How To – Full Sized LED Light Bulbs Can They Replace Regular Bulbs?

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    As you probably know the standard incandescent light bulb that most of us grew up using has now been phased out by the EPA and most homes have started replacing their lighting with more efficient compact florescent bulbs.

    Unfortunately there are a number of drawbacks with compact florescent designs.

    The first problem most of us find is the ability to dim the bulb. Florescent bulbs can be dimmed but the cost of building a dimmable bulb makes them less attractive to purchase.

    Florescent bulbs also do not work well in cooler conditions… not just below freezing but cooler conditions of 50 F or less are likely to cause your florescent bulbs to flicker and sometimes not even turn on but if they do then you can expect decreased output of light maybe as much as 30% in cool conditions.

    You also have a fixed wattage or Lumen Output this means they do not make great replacements for desk or floor lamps you may use for general lighting and also for reading.

    Finally florescent bulbs contain mercury a toxic metal that can cause long term health risks. Unlike many other toxins when you ingest Mercury it stays with you for life or at least for an extremely long time.

    LED Bulbs To The Rescue

    If you have looked for a flashlight in the past year or so you likely came into contact with multi-led models that use less power to provide a similar output you may have been use to in a incandescent design. Florescent bulbs just can not provide the same power in a hand held design. If you have tried one of the 12 D sized battery Florescent Lanterns you may have felt holding up a single match would be better.

    Engineers needed to find a replacement and the LED was their best option.

    By grouping a number of small bulbs together they were able to use the same approximate battery input and have a reasonable light output.  But there are drawbacks even with a LED Flashlight design. First you are likely to find LED flashlights have less output for their size and the bulbs are not housed in a telescopic reflector meaning you can’t adjust between a wide beam and a pinpoint beam as you may have come accustomed to with the Mag Flashlight designs that use a halogen bulb.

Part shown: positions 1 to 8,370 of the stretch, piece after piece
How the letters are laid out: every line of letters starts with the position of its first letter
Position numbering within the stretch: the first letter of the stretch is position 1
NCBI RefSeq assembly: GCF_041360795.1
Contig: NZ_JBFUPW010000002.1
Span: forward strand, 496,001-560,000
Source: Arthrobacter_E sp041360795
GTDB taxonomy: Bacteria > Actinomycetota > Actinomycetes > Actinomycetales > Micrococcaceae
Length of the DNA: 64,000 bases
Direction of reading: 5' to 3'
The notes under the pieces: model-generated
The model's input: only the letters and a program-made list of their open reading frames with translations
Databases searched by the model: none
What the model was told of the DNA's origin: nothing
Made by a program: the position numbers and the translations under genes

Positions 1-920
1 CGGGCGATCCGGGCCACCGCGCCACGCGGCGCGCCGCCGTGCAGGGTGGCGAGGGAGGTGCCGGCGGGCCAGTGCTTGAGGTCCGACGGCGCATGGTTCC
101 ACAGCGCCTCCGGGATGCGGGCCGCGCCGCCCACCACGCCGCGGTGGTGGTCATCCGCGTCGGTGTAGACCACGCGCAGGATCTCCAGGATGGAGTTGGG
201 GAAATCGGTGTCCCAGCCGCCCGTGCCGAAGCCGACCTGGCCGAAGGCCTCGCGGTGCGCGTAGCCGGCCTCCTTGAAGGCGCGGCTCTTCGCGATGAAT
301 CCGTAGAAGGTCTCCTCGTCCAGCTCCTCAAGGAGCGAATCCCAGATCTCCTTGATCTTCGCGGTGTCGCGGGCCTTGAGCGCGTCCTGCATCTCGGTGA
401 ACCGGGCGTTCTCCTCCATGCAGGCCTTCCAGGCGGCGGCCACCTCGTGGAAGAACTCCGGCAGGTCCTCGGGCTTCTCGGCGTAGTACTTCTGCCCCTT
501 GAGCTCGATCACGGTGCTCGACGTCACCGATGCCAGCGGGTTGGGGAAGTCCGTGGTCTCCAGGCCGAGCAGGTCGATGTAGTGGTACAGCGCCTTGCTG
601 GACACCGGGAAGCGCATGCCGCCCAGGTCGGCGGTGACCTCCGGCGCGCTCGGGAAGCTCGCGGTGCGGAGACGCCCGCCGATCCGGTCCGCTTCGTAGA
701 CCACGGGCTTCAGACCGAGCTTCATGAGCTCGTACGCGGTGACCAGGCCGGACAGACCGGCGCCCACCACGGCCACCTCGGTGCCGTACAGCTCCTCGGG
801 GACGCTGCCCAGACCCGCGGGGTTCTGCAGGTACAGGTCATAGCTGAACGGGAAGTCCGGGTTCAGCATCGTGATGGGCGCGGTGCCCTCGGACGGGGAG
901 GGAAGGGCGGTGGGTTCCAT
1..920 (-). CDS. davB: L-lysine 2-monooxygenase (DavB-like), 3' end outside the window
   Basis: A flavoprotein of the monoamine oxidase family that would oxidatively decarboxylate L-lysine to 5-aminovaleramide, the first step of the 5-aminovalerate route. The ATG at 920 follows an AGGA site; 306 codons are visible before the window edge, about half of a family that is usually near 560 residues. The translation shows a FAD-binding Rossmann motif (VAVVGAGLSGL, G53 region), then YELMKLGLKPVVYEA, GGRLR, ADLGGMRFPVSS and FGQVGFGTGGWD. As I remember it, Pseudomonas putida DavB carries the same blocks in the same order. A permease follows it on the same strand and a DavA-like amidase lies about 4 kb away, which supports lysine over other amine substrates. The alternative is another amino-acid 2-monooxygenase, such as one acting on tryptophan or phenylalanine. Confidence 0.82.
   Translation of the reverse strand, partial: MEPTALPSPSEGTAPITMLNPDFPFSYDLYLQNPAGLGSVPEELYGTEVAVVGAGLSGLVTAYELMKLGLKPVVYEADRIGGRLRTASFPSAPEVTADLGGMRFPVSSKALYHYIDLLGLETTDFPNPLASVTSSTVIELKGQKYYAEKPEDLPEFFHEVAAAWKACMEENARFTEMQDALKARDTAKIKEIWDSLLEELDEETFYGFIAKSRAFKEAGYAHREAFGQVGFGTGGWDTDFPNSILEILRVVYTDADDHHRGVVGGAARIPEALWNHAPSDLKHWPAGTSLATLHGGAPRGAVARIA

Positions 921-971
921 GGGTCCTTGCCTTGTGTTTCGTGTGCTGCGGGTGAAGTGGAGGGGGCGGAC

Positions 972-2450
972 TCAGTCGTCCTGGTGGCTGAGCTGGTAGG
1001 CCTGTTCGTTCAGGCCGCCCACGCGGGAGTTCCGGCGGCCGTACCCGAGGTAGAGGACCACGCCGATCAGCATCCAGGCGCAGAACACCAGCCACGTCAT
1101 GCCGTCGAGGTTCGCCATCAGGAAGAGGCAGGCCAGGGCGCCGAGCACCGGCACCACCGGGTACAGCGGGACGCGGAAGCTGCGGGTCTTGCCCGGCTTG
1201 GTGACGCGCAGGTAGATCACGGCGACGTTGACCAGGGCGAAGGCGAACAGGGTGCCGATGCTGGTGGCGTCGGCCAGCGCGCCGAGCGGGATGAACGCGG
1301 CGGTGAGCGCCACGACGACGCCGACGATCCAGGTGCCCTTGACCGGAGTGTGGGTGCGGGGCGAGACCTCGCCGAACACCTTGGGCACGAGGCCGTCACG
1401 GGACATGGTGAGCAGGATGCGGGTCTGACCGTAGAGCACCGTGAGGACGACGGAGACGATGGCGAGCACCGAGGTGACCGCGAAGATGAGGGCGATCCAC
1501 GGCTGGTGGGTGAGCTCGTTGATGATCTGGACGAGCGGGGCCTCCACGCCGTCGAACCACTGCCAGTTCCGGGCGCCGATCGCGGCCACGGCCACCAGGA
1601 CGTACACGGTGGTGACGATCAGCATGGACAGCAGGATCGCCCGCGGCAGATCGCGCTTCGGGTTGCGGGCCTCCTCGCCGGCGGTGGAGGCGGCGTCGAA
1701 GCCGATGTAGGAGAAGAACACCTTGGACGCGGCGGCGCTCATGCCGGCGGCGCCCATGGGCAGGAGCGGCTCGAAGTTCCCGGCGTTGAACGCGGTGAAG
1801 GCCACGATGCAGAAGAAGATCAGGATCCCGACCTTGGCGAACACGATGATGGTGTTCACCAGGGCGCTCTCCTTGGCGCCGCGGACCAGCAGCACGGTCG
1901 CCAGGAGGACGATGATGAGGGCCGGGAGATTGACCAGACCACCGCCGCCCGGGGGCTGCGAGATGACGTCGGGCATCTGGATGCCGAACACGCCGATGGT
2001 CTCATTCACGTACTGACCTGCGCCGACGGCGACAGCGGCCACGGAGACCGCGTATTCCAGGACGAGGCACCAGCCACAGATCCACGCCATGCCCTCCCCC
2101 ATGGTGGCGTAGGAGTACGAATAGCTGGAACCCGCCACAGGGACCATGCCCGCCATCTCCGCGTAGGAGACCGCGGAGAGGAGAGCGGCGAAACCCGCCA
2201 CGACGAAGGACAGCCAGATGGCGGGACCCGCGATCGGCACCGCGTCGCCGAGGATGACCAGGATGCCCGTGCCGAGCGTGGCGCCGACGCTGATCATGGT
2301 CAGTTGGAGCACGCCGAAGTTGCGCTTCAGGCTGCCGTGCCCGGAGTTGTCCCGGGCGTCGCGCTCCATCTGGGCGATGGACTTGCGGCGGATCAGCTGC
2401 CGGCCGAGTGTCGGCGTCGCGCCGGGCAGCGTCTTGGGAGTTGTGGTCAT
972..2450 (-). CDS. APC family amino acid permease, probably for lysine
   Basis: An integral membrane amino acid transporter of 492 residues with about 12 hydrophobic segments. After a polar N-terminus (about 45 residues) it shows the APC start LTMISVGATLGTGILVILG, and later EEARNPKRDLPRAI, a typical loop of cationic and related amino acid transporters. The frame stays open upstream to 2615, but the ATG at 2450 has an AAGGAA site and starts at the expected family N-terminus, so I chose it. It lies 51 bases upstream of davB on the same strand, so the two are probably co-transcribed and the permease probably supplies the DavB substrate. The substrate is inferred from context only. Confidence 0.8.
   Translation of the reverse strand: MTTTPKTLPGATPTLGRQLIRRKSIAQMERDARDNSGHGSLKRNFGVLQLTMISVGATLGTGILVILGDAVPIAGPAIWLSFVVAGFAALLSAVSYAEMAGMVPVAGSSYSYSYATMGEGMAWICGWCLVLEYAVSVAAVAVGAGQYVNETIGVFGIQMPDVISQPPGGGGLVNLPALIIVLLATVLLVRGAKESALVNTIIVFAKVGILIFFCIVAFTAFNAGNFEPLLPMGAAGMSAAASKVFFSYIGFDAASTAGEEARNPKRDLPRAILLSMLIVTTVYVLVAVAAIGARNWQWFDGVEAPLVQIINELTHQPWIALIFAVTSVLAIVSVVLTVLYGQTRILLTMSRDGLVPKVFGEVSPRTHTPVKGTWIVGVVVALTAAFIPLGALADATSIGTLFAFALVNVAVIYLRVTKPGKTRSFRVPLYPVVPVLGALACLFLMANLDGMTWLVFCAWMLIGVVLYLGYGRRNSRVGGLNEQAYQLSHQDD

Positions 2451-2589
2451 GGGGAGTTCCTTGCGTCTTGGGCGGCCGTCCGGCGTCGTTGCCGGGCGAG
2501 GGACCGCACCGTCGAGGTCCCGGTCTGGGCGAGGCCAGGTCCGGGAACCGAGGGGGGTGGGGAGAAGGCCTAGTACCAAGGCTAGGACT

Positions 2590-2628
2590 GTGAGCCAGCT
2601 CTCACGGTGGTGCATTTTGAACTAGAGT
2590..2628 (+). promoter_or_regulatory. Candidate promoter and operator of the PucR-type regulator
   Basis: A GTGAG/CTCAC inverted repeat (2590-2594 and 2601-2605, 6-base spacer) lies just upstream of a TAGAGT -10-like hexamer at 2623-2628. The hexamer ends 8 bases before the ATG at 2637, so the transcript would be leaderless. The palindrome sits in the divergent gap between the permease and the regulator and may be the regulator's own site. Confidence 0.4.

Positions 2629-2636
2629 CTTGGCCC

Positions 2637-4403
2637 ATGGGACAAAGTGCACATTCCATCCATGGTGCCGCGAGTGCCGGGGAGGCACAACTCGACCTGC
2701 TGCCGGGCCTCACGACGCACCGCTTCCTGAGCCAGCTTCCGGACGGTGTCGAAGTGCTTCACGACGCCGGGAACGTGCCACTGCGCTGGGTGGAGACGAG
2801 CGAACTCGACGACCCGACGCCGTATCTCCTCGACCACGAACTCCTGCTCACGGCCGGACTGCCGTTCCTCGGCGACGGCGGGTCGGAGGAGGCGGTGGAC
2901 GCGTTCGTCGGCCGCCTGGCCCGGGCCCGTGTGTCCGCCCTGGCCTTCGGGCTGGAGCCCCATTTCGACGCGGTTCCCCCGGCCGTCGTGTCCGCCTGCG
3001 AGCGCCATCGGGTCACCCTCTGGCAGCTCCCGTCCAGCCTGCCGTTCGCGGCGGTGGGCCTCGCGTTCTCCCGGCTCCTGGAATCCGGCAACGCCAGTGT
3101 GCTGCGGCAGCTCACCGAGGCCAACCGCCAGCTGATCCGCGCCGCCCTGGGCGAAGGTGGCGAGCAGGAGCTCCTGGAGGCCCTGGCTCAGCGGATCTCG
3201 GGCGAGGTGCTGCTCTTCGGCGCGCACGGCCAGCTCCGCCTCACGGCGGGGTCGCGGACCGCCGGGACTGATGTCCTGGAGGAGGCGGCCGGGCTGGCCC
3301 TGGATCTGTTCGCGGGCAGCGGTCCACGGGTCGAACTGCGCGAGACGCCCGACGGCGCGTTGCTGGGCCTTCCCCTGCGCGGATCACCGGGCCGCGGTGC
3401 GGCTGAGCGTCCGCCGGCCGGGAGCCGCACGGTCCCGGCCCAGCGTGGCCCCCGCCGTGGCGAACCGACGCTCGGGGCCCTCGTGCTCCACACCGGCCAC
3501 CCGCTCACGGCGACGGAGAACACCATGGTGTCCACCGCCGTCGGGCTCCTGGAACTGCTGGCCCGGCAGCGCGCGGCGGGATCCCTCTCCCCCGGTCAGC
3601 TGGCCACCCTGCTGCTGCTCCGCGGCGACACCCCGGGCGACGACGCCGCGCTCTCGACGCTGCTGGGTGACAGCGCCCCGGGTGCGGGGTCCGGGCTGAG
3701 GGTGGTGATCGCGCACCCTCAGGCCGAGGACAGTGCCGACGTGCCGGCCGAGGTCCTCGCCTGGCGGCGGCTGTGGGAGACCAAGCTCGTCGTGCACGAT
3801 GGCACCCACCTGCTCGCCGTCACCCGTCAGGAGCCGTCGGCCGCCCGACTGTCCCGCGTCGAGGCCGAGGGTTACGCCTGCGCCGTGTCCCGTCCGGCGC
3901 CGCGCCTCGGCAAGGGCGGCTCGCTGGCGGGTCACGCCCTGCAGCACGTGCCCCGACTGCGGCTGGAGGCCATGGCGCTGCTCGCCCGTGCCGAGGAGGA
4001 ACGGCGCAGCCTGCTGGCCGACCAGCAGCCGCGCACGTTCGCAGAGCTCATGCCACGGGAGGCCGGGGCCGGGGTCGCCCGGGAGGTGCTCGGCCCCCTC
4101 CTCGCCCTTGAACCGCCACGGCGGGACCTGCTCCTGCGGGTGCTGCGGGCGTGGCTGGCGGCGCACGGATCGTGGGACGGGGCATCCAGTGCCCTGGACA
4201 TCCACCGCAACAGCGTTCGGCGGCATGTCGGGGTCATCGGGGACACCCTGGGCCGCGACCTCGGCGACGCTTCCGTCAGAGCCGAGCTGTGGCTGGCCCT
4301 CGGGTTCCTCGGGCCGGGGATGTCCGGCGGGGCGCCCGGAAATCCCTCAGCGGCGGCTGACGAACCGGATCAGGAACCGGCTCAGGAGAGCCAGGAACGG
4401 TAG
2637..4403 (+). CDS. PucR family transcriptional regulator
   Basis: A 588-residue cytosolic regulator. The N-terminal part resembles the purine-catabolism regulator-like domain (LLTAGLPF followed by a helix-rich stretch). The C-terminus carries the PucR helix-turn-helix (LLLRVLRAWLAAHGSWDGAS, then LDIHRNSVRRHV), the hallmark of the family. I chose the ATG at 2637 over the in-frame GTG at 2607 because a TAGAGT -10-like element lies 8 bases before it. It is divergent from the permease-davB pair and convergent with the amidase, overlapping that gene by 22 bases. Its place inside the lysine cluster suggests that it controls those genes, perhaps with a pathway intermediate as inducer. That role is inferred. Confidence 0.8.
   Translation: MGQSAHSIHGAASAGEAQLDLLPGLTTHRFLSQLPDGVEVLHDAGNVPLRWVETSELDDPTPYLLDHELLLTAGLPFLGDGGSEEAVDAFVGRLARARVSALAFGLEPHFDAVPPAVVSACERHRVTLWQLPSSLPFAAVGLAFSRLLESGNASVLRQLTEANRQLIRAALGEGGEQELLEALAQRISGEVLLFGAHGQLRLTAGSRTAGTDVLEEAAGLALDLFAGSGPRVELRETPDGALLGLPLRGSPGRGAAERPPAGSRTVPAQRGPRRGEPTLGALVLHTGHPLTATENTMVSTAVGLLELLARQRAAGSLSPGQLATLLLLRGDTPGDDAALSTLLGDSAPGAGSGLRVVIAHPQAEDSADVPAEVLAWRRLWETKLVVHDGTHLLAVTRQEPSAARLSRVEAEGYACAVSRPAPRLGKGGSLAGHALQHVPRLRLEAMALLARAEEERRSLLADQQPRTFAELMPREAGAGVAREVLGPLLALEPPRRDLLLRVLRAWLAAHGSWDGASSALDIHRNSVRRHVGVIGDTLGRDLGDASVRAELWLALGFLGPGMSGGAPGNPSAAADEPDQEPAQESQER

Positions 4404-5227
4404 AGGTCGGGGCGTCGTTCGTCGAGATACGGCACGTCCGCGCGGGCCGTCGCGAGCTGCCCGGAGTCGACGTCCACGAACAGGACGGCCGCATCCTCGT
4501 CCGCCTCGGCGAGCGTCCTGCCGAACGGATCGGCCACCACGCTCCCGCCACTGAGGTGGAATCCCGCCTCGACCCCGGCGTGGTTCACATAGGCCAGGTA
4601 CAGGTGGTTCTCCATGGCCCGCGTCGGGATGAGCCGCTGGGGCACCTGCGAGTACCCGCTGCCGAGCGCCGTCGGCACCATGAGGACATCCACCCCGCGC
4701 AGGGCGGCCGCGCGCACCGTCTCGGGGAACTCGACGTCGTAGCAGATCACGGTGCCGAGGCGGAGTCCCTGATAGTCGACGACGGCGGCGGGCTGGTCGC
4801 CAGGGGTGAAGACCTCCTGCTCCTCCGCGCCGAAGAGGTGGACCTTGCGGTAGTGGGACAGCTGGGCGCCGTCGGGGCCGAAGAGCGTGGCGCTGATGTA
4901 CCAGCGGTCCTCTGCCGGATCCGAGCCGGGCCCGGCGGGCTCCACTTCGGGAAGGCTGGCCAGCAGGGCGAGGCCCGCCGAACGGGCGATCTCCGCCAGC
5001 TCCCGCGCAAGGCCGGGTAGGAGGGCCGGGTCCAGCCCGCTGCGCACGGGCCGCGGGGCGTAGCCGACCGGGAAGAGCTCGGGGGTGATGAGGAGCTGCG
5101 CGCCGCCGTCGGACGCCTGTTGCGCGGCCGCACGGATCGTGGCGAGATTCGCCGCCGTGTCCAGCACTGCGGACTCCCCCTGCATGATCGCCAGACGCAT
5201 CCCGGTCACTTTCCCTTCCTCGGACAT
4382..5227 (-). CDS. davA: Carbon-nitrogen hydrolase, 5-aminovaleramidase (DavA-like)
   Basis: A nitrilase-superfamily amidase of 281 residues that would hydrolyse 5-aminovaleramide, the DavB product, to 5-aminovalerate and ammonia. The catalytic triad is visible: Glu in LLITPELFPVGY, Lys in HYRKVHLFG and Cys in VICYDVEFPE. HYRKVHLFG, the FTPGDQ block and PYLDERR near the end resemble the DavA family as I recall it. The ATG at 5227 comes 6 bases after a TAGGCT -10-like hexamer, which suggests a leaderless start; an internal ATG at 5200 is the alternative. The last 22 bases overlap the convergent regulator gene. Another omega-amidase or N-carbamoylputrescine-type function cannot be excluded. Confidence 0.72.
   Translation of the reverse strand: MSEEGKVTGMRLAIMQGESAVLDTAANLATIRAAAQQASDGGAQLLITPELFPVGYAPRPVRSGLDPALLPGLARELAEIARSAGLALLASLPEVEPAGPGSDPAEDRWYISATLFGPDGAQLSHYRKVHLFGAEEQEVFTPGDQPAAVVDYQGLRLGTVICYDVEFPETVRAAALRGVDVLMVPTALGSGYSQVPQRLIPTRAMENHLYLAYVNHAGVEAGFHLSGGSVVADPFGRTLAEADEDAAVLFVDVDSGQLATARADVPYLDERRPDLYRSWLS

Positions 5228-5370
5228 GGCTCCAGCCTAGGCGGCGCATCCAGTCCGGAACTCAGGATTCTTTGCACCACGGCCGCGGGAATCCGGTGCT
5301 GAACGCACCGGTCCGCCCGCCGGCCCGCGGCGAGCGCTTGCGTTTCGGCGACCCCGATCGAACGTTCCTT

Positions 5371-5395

Can LED Technology Translate To Standard Home Use?

    Well with the final US based incandescent light bulb factory closing down in the fall of 2010 the problem of lighting our homes with a product that can provide the utility we need without being a toxic hazard needs to be found. So have we found the solution in LED technology?

    Maybe.

    LED Technology can provide many of the feature that we are use to when using incandescent bulbs. They can be dimmed which is important and they can provide an approximately equal output if the bulb is built correctly unfortunately the price for these new bulbs is outrageous.

    All of the large manufacturers have begun their first mass distribution of LED Bulbs and the technology is being pushed by GE, Sylvania and one of the largest Retailers for Lighting Products Home Depot.

    With the ability to last over 10 years a standard size bulb producing that of a similar 60 watt bulb costs as much as a 8 pack of Compact Florescent bulbs … and most likely a case of standard 60 watt bulbs at a discount retailer.

    GE actually proudly announces that their new dimable bulb introduced at a retail cost of $40 per bulb is a great value for customers. This type of pricing makes you wonder if they are selling bulbs only to the government because in this economy they are the only ones with Trillions of dollars to waste.

    Final Note

    Yes, maybe, eventually LED technology will replace standard lighting but when a family can go to a dollar store and pickup a four pack of bulbs today how are they expected to justify the cost of buying a home full of bulbs which may equal or surpass what they make in a week.

    In all respect these companies who are marketing light bulbs at such inflated prices while pulling from the market affordable options seems unfair to consumers.

    The total savings in electricity costs that a family may see in a year or even three years will not come close to the initial cost of the bulbs.  For this reason I can not suggest that you make the switch until the bulbs reach a reasonable price of $2 or less.

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